Green protest planned for Adirondack Park Agency meeting

Environmental activists in the North Country are circulating an email trying to arrange a last-minute protest in Ray Brook tomorrow and Friday, as the Adirondack Park Agency meets to review the Big Tupper resort project.

A final decision on the project is expected in January.

The message was initially circulated by activist Richard Brummel December 9th, with an organizational meeting held at Clarkson University in Potsdam last night.

“I am reaching out to activists upstate to put together a last ditch demo or action to bring attention the very imminent approval of a disastrous new resort development in wilderness/woodland areas of the Adirondack Park,” Brummel writes.

His message continues as follows:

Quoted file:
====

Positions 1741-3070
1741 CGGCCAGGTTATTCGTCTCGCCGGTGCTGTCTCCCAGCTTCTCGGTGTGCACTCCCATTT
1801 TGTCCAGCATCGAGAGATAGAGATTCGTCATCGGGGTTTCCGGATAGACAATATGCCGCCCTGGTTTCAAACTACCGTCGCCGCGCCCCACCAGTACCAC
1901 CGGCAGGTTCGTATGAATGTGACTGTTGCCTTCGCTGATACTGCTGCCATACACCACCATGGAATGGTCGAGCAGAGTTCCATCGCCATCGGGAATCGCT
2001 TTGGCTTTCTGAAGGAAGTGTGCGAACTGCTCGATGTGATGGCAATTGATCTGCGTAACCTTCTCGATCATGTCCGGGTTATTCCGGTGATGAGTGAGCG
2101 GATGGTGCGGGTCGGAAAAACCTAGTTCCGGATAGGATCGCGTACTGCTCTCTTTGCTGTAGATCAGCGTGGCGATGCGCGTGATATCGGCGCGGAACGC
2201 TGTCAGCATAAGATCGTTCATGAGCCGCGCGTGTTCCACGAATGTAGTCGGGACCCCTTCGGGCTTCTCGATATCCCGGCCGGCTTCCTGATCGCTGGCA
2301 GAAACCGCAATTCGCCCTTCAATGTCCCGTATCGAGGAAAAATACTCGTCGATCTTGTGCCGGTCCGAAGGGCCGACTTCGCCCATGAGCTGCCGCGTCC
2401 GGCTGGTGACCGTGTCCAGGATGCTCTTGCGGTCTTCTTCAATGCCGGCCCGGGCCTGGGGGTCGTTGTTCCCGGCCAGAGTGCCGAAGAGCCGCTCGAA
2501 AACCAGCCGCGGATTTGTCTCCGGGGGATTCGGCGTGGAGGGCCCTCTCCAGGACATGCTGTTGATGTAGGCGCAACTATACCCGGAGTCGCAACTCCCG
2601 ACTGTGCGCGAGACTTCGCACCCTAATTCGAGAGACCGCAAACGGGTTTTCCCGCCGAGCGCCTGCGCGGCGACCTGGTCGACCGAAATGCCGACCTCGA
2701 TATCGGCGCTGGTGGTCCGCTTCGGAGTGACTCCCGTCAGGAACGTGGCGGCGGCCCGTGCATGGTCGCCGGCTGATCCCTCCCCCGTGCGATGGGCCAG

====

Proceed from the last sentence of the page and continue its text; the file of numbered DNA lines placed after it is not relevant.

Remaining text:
“Cuomo just stacked the Adirondack Park Agency with pro-development upstate Republican types. After SEVEN YEARS of meandering process the Agency will vote in JANUARY on the little-publicized private “Adirondack Club and Resort” project — a ski-golf-marina resort in a peaceful little small town.”

Brummel says one of his goals is to attract interest from downstate media.

Erin Corrigan, head of Clarkson’s Ecological Conservation Organization also circulated an email suggesting that the development is planned “in some designated wildereness areas in the Tupper Lake area of the park.”